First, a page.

What are your gifts, and how are you using them for God? I know that there are committees and boards here in the church that need your help. There are projects like the Dinners we have, and the Awana ministry, and the National Day of Prayer breakfast that can use your help. There are places for you to serve on the committees in the church. Are you using gifts to help? Are you using what God gave you to serve Him?
Remember, we can’t all be good at everything, but we’re all good at something. And God expects equal effort, so whatever you’re good at, use to glorify God. And I believe that God’s mechanism for us to serve Him and to serve others is the church – He gave us the church, so that through the church, we might serve Him and serve others.
A second thing we see in this parable, is that there is a reward for a job well done. And here, and perhaps even usually, the reward for a job well done is, well, it’s another job. The two servants that invested the money and actually doubling their money, were given more money, greater tasks, greater talents. They didn’t get to sit back and rest. That’s what we do in heaven. When they proved themselves worthy, they were given greater jobs, jobs of greater worth.
Luke 10:2-3 says, “The harvest is plentiful, but the workers are few. Ask the Lord of the harvest, therefore to send out workers into his harvest field. Go! I am sending you out like lanbs among wolves.” Understand what this means. He tells us to ask the Lord to send out workers, but then, just so you understand, if He gives you a burden to notice the need, He’s sending you! Go, I am sending you… God will never place a burden in your heart so you have something to complain about in the parking lot. If He places a burden in your heart, if He shows you a need, it’s not so you can complain, it’s so you can help, so you can serve Him, so you can do something about it.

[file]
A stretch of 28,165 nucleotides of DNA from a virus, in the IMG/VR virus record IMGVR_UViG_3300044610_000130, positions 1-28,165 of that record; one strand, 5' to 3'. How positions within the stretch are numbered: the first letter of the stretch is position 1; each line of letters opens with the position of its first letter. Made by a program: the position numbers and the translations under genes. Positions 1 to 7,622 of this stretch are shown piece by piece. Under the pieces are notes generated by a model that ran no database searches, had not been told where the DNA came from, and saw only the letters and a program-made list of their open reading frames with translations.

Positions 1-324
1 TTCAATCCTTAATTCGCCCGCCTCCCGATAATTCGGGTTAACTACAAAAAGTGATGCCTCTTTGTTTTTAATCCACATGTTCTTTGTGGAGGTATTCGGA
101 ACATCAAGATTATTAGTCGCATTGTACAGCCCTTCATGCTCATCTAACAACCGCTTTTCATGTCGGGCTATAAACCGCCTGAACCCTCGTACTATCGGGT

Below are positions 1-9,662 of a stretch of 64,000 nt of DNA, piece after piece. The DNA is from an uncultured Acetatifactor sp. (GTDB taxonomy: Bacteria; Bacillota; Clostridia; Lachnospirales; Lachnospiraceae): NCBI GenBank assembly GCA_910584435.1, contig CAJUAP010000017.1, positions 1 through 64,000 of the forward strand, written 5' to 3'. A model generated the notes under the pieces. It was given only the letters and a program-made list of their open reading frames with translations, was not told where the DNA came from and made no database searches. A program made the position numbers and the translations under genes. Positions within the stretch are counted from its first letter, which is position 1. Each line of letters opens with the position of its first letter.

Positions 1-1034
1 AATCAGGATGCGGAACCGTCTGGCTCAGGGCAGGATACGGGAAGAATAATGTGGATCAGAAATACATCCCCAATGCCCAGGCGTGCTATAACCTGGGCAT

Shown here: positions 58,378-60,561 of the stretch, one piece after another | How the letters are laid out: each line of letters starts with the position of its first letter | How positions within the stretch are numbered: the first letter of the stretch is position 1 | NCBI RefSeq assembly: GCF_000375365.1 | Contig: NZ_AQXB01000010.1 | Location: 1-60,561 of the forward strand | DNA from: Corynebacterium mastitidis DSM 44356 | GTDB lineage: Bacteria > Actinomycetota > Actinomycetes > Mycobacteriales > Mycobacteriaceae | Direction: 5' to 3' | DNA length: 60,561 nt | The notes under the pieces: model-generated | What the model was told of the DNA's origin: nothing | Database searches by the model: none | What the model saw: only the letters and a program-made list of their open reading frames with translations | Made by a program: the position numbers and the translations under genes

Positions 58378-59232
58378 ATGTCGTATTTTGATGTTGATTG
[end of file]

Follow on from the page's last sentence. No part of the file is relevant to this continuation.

A devotion based on that verse said, “In Christian service, there is no unemployment. God has work for everyone. Don’t just sit back and watch others work – look for ways to help with the harvest.” God has given each of us an ability to use for Him. And He expects us to use it. The word retirement, even the concept behind it, is not found in Scripture. God has work for you to do. And if you’ve done that work well over the years, that doesn’t mean it’s time for a break, it means He probably has even more for you to do now.
Thirdly, this parable tells us that the man who is punished is the one who wouldn’t try. The man with the one talent said at least he didn’t loose his talent. He simply didn’t do anything with it. Even if he tried, and failed miserably, and lost the whole talent, it would have been better than not doing anything.
I think it’s always a temptation to say that we have such a small talent, so little ability, that the church can’t possibly use me, that God can’t possibly use me, it’s not really worth trying given what little I could do. But the condemnation in this story is for the one who said just that, the one who wouldn’t try. God has given you an ability or a talent that He wants you to use for Him. Don’t stay home and not try. Whatever ability you have been given, step out in faith, and find a way to serve God with it. Talk to me, we can find someway that you can serve.
Finally, I think this parable lays down one of the universal truths of life. It tells us that to him that has much, much more will be given. But from him who does not have, even what he has will be taken from him. In this day and age, that doesn’t sound right, does it? It doesn’t sound fair. We want to give to the poor, we know that God wants us to give to the poor, we want everybody to succeed. Is this passage telling us that they won’t succeed? I don’t think so.